The Crohn’s and Colitis Awareness Week takes place every year from December 1-7. In the U.S., the awareness week was officially endorsed through a resolution of the Senate on November 14, 2011. The objective of this week is to appreciate caregivers and family members who support and care for people living with ulcerative colitis and Crohn’s disease in the U.S. During this week, health care providers and biomedical scientists who work relentlessly to develop new treatments for these disorders are also commended.
About Crohn’s disease and ulcerative colitis
Both Crohn’s disease and ulcerative colitis are chronic inflammatory conditions affecting the gastrointestinal tract (GI). They are classified as inflammatory bowel diseases (IBD). They both exhibit similar symptoms, but they affect different areas of the gut. Ulcerative colitis only affects the colon while Crohn’s disease mostly affects the ileum and the upper part of the colon. However, Crohn’s disease can affect any other part of the gut.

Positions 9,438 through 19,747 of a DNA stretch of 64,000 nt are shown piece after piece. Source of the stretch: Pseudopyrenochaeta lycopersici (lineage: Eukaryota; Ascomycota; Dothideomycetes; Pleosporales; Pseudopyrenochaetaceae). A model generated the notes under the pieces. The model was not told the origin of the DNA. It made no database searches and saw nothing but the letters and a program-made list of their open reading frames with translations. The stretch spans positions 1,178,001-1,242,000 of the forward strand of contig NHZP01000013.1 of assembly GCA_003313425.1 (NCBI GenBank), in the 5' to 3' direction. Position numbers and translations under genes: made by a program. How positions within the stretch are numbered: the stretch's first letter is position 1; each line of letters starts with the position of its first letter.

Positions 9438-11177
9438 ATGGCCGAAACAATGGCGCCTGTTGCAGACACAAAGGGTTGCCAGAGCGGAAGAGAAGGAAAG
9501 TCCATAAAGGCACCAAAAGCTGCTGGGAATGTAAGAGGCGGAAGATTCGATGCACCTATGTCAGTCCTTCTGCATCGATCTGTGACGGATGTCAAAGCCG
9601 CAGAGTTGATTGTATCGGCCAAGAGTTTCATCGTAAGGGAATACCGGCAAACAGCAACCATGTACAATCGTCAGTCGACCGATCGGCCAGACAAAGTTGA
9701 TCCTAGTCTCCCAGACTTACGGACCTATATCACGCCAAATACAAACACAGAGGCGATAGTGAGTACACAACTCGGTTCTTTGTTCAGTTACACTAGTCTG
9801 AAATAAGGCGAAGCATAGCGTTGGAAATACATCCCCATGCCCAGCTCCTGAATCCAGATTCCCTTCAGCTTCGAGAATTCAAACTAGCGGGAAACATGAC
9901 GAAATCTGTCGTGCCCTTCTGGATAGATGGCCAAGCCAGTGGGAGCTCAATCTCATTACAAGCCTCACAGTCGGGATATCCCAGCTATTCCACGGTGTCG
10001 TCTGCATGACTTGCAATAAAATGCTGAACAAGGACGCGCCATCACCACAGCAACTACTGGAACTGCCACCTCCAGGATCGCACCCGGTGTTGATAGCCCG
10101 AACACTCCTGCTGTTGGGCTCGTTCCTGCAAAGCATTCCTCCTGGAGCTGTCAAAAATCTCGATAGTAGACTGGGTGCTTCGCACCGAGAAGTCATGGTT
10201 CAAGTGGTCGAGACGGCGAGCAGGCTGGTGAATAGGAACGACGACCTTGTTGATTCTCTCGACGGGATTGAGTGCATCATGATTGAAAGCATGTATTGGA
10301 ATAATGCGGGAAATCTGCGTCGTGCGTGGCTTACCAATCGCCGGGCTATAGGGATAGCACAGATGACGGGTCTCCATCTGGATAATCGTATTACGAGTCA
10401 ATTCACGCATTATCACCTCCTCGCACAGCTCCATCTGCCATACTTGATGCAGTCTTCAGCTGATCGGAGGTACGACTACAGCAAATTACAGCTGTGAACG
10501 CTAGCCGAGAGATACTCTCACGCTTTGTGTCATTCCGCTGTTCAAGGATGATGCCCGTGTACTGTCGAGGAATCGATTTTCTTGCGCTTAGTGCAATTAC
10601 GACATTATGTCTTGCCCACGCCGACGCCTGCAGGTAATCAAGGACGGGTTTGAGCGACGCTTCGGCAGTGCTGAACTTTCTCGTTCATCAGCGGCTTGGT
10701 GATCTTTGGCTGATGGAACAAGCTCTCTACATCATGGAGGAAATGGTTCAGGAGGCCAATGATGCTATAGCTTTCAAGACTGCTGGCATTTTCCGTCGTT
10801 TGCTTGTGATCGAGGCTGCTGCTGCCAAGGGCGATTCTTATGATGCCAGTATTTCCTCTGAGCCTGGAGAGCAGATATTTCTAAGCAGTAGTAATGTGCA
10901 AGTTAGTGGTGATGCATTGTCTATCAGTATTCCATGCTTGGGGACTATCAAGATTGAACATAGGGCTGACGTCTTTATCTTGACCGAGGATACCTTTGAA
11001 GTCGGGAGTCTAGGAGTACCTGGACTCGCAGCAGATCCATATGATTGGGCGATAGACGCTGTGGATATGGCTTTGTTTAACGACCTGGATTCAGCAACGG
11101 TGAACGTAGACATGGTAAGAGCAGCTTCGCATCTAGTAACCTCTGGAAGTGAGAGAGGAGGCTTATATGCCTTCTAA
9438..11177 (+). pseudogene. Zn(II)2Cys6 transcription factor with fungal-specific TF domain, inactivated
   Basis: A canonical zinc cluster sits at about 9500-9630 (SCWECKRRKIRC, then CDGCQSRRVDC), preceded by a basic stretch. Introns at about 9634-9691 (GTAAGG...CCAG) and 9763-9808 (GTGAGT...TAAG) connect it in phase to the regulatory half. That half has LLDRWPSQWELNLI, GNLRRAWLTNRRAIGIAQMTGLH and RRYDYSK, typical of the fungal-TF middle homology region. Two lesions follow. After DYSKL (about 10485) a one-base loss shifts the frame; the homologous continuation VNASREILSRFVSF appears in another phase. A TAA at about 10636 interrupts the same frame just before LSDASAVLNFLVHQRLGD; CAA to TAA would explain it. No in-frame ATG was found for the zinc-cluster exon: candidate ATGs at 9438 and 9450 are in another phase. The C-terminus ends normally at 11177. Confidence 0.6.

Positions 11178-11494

Who is affected by Crohn’s disease and ulcerative colitis?
As opposed to the common belief that Crohn’s and colitis affect only the adult population, these two illnesses affect children as well. According to the Crohn’s and Colitis Research Foundation of America, about 1.6 million people are living with IBD, and 140,000 of these patients are children below the age of 18. The youngest patients diagnosed with the conditions were only 18 months old. However, it is challenging to diagnose these diseases in children.
Diagnosis and treatment
Crohn’s disease and ulcerative colitis are diagnosed by physicians. Upon determination, the doctor decides on the suitable treatment combination for each patient since there is no defined treatment for IBD. The medication aims at suppressing and controlling symptoms as well as decreasing the frequency of their flare-ups. Besides medication, doctors may advise the patient to alter their diet or recommend a surgical procedure to remove the affected part of the GI tract or repair it.
Common misconceptions about Crohn’s disease and ulcerative colitis
Inflammatory bowel diseases are often mistaken for psychosomatic illnesses. This belief is not true as there is no medical link between emotions and the cause of IBD. Emotional stress can, however, worsen the symptoms. Eating certain types of foods also does not cause IBD. Doctors recommend dietary modifications during flare-ups to aid in reducing symptoms and help the patient in replacing lost nutrients.
This week is the best time to give encouragement to a family member or friend living with IBD. Ask your doctor if you have questions or concerns about Crohn’s and Colitis.